Wednesday, April 13, 2022

How To Lead When You’re Not in Charge

Tanya Attebery

13 April 2022

Leadership 102: Self-Leadership

How To Lead When You’re Not in Charge

     I have learned a lot from this book. The most significant statement that stood out to me was “the first and foremost responsibility that is fully under your care is yourself. You are in charge of you. You are in charge of your attitude, your development, and your growth.” (Scroggins, 31). During my Central lessons I also found that I am living out my life for an audience of one also connected to my own thoughts about me being a leader when I am not in charge. That audience of one is God and how I live out my life matters to Him. It is what will be replayed as I enter eternity with Jesus. Following the example of Jesus is important to me so I gleaned three points that I plan on using though out the rest of the time God gives me on this Earth.

Point 1: “When you’re not in charge, there is something that wants to get into your heart and your mind and make you unhealthy” (Scroggins,78).

     I need to remove passivity from how I function in my career and in my own family. I have a tendency to ignore issues until I am so upset that I just explode. Seems a bit more like being passive aggressive. I know I should speak up in the moment and not allow my emotions to build where I am making emotional decisions and not allowing myself to be an influencer. I try to grab some sense of power back and feel dejected when it doesn’t work. I have put blame on others and just given up, but the point of the book is to take responsibility for my own emotions and responses in all circumstances with people. “Avoiding the trap of sitting on your hands in resignation or throwing your hands up in frustration is crucial in leading without authority” (Scroggins, 77) The author hit home with me when he talked about how unhealthy it is to allow the bitterness of not being in charge take hold of my mind and heart. I need to choose to cultivate influence by understanding the needs of my boss and how I can help accomplish the goals that person has set out even if it is behind the scenes. No more time for self-pity, but get the job done to meet the needs of the people we are serving within the community.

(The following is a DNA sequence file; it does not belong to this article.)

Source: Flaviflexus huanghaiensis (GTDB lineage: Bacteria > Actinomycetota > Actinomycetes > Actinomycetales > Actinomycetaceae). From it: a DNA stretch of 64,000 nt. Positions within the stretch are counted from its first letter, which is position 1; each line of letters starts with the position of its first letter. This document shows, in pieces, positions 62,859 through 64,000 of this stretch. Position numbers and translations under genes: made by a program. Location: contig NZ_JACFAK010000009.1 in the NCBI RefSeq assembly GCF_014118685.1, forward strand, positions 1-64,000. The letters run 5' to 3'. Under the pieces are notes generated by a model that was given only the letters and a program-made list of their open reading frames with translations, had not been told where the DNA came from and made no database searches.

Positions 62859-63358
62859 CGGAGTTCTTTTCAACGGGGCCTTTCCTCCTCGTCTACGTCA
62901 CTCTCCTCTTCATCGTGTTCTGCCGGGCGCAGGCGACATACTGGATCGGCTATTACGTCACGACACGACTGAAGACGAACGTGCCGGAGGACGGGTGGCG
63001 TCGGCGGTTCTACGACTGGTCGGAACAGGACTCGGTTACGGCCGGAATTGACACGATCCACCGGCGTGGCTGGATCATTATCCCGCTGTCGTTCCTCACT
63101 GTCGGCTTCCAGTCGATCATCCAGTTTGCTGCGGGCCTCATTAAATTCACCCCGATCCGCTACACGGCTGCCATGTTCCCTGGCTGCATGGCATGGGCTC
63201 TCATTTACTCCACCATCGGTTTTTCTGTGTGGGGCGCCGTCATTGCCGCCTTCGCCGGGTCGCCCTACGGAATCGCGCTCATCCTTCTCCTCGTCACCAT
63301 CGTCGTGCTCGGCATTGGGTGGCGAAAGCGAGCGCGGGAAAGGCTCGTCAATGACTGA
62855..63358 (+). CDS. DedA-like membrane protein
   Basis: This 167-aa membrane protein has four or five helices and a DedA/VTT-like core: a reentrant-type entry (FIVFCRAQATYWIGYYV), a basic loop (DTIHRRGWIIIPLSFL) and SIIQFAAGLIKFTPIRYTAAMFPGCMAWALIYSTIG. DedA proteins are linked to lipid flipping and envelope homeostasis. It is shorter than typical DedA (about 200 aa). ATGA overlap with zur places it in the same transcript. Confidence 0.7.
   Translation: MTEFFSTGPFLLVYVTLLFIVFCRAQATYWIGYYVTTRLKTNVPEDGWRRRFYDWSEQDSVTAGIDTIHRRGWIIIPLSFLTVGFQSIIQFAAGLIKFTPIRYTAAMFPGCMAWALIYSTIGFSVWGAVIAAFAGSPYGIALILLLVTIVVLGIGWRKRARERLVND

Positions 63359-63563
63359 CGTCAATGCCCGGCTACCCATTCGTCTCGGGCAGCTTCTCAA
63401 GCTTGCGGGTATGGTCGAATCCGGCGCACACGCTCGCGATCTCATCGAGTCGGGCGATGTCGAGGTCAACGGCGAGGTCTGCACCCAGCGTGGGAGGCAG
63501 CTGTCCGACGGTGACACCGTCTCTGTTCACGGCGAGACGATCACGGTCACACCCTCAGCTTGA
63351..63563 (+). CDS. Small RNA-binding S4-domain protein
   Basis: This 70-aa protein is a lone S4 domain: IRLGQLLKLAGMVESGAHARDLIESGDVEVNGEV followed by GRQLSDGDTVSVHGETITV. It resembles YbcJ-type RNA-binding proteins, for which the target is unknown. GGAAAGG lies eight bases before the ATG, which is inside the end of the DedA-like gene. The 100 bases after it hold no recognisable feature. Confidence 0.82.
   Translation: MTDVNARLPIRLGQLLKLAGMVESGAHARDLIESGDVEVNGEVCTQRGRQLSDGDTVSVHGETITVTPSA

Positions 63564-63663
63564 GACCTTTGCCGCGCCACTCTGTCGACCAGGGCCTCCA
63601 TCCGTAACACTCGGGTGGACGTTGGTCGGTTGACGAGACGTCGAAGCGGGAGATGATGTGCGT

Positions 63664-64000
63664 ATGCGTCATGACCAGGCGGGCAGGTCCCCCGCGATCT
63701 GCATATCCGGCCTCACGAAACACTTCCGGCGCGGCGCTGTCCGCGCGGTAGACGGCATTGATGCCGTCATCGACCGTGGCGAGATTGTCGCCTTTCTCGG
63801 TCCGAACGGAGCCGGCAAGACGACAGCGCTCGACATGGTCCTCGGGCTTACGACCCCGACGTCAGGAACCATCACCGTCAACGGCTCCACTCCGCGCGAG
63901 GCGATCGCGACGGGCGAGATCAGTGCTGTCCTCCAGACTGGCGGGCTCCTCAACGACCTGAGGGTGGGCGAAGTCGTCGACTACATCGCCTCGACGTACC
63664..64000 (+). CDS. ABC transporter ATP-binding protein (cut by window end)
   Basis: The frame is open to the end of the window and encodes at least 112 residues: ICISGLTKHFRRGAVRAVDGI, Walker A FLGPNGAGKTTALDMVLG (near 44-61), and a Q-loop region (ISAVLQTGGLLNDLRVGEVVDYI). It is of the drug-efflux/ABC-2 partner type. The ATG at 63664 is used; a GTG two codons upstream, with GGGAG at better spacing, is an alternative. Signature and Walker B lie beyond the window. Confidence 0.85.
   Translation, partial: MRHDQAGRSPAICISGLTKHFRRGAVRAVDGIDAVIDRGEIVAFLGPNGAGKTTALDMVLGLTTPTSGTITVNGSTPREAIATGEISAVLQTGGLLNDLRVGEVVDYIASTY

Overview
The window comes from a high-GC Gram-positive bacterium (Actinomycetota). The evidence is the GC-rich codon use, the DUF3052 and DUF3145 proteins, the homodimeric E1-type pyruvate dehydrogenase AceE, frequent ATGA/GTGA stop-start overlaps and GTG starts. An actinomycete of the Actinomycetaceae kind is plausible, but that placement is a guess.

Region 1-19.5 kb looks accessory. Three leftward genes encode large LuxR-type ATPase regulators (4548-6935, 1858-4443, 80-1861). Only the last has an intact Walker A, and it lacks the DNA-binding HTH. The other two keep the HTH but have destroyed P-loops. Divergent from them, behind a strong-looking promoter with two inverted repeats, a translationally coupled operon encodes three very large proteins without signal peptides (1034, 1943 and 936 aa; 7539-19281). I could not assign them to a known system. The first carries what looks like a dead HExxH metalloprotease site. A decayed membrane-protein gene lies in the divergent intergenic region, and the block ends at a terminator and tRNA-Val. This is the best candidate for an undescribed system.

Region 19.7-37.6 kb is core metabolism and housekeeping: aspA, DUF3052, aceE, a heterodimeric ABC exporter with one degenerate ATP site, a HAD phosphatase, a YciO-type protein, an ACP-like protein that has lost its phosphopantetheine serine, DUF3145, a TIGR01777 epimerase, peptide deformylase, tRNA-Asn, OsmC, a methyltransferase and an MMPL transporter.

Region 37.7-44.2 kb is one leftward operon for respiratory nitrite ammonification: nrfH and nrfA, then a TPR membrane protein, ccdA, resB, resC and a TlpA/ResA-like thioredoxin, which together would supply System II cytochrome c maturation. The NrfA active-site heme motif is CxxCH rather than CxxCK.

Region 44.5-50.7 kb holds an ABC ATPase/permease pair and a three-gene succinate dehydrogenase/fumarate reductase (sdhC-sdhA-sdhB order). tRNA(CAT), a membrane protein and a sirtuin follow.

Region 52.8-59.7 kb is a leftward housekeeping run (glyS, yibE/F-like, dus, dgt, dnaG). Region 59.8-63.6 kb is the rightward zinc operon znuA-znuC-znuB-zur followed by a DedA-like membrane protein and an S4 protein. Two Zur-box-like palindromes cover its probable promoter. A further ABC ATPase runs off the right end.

Point 2: “It is your energy or attitude. A positive, can-do, forward-thinking, hope-filled attitude covers a multitude of leadership shortcomings” (Scroggins, 47).

     Only I am control of my attitude. I can choose positivity. Central lessons talked about how many programs they have that start with the word hope. “Trust that where you are right now is exactly where God wants you. It’s where you’re supposed to be. If you choose to trust, it will broaden your perspective” (Scroggins, 49). Positivity can be the most powerful tool I can use because it does bring good energy to the table. The idea that even if the job seems pointless there is a way to make it happen in a positive way. Taking in how powerful Jesus could have been pushing around his authority, but how he chose humility and then on the cross he took his authority not that we avenge him but that we forgive our enemies. That is a such a freedom and builds an authentic character which I want to strive for not matter if I am in charge or not. Jesus built a unity within the small group of disciples which led to the foundation of the early church. Now I can see his plan unfolding of giving redemption to the whole world. Jesus is a great example and this author provided me my own path where “authority cultivates influence and prepares you to lead in the future” (Scroggins, 51).